Tennis elbow, clinically known as lateral epicondylitis, is a medical condition that affects the outside of the elbow. Most cases of tennis elbow can be treated with non-surgical treatment methods, such as, applying ice, resting, and taking anti-inflammatory medications. If the pain does not go away after a few days, you should visit a physiotherapy clinic for proper diagnosis. Read on to find answers to some commonly asked questions about tennis elbow.
Can non-tennis players get tennis elbow?
You do not necessarily have to be a tennis player to get tennis elbow. Anyone who overuses their muscles around the elbow can get this condition. Forceful gripping and twisting the wrist could also lead to tennis elbow. For instance, you can get a tennis elbow from playing badminton or squash, weight lifting, painting, carpentry and even typing.
What are the symptoms of tennis elbow?
Common symptoms include pain and numbness on the outside of your elbow. In some cases, the pain radiates down into the forearm and wrist. This may affect your normal activities, such as, shaking hands, gripping or lifting objects, opening doors and raising your hand above the shoulder.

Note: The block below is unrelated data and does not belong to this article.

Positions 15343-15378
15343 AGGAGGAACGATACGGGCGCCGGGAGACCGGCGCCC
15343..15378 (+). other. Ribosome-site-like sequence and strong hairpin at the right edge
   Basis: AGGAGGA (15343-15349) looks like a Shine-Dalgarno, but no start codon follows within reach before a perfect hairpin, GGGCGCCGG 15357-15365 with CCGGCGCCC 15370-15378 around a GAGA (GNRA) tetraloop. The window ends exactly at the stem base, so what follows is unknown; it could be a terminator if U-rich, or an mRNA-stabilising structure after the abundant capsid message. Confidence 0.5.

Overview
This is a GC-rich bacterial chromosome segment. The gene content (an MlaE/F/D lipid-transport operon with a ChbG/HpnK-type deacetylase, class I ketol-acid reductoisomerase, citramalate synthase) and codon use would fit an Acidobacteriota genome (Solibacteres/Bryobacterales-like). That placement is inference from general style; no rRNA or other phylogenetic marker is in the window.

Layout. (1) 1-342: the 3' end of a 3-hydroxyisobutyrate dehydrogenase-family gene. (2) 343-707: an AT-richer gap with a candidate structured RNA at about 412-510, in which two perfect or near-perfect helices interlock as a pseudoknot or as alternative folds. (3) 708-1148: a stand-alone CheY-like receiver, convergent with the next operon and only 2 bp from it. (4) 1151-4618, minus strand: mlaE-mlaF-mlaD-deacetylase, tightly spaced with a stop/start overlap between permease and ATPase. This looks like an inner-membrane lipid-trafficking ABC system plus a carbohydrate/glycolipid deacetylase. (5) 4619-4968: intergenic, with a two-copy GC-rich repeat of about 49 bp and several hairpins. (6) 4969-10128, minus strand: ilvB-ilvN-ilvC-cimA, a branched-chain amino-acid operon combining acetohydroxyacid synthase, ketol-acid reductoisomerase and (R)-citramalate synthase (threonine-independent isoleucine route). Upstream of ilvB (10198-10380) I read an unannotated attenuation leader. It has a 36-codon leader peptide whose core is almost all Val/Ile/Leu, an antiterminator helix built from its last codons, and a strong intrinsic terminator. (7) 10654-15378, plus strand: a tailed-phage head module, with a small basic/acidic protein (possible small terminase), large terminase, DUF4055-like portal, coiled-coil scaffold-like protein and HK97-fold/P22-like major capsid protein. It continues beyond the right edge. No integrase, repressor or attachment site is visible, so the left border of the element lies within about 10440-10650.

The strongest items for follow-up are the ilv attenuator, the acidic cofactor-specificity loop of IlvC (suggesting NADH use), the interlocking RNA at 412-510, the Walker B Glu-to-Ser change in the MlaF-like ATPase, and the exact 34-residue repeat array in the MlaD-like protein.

What differentiates tennis elbow from golfer’s elbow?
While tennis elbow causes pain in the outside of your elbow, golfer’s elbow affects the inside of your elbow.
How is it diagnosed?
For proper diagnosis, you should visit a physiotherapy clinic. Your physiotherapist will tell you to move your hand in different directions to see where it hurts. At this stage, your doctor may also ask you about your medical history and profession. This should help your doctor to successfully diagnose the root of the pain. In some cases, however, you may need to undergo an X-ray other tests.
Is surgical treatment for tennis elbow ever recommended?
Most cases of tennis elbow do not need surgical treatment. However, if the pain continues to worsen despite non-surgical treatments, your doctor may recommend a surgery to remove the damaged part of the tendons.